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Submission + - Unfinished vs new technology: 12 years later

VincenzoRomano writes: Back in September 1998 bug #915 got filed at the Netscape (good ol' days!) bug tracking system. Nothing special, "just" the wrong rendering of table column alignment. Something a lot of web developers has had to work around so far.
Interestingly, this bug affected and still affects almost all web browsers. All but Internet Explorer, though.
In August 2010, far from being fixed, the very same bug got marked as "INVALID" as "this feature is no longer present in HTML5, and has not been implemented in browsers other than IE". In other words "don't bother us as this is not even a bug any more: we are working on the next forthcoming standard, whenever will it come".
Or "none else but IE has it, so we don't mind, even if everyone else is just me"
A tsunami of angry comments flooded bug #915 entry until a couple of days later the bug got turned back to "NEW" (yes, 12 years new).
This seems to follow a trend in the technology development policies for a number of projects, not just open source software.
As soon as the development steering board decides something new (like HTML5 or the next Ubuntu release) requires the focus, suddenly unfinished or unfixed old stuff (HTML4 compliance or the current official) goes to the attic to be forgotten as outdated or uninteresting.
Apart of the humoristic implications for this very case, I'd like to ask slashdotters about their point of view and possible suggestions.

Submission + - The rising of video manuals. Evil or boon?

VincenzoRomano writes: I'm encountering a growing number of cases when you find some kind of (technical) documentation and manuals as online videos.
From listing the features of some new electronic equipment to procedures on how to root it (:-), from programming examples to troubleshooting guides to software.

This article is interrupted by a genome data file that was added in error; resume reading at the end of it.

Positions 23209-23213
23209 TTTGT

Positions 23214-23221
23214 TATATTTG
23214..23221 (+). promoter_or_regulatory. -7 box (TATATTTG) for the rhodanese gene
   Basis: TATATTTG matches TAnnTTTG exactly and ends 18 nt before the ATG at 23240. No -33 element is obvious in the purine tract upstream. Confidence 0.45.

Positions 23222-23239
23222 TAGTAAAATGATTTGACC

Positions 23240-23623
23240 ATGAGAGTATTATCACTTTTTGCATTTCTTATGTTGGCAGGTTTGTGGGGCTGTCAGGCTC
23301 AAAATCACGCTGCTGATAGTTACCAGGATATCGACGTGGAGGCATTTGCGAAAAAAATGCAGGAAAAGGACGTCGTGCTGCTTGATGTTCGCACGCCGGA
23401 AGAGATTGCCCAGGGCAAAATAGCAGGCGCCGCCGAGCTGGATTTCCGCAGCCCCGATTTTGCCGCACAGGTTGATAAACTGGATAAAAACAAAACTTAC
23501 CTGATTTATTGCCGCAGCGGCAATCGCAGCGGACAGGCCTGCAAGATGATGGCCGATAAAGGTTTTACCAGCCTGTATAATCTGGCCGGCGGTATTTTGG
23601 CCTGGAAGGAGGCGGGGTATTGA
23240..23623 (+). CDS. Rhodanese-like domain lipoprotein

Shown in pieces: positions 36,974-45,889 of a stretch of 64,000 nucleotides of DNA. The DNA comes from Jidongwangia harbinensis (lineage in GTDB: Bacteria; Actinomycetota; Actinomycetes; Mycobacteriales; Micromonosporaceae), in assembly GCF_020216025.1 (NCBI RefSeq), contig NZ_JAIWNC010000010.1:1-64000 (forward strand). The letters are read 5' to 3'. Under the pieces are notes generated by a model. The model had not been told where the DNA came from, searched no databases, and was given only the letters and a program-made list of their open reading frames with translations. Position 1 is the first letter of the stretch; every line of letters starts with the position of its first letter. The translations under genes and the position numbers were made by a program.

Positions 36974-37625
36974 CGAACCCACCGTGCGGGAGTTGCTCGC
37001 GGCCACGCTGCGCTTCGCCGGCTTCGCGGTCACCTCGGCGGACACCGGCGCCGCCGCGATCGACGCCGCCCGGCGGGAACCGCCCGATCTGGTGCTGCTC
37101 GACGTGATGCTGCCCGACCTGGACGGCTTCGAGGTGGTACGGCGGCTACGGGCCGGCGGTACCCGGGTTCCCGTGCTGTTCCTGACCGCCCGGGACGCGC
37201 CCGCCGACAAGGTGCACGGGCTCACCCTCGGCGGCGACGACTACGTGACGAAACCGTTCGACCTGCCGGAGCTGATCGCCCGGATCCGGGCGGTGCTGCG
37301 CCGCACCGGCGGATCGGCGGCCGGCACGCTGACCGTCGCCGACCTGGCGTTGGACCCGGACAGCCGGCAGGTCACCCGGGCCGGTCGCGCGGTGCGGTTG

I personally find this trend quite annoying when not actually evil.
First of all, the perusal of a video needs to follow a defined pace. The one chosen by the person who shot the video, which could not be your very own. Instead you can read text the way you want.
Second, you need to stick to the actual quality of images and speech/sound recorded. Which tends to be very poor as a number of them is shoot with a mobile phone. Text can be shown and printed to the quality you need.
Third, you cannot copy/past any piece of information (like command strings) shown there. You have to carefully read and type. With text this is trivial.
Fourth, you need to stay online with some equipment in order to peruse the document. I know there's a way to "fix" this issue, though, but with text is a trivial task again.
Fifth, If the audio is not in a language/lingo/accent you can understand well, then you are in troubles. With text you can always read more carefully or try some translation.
Sixth, shooting a video is considered somehow easier than writing a text. Which could not be really true if you want to decently document something like CLI or even GUI stuff.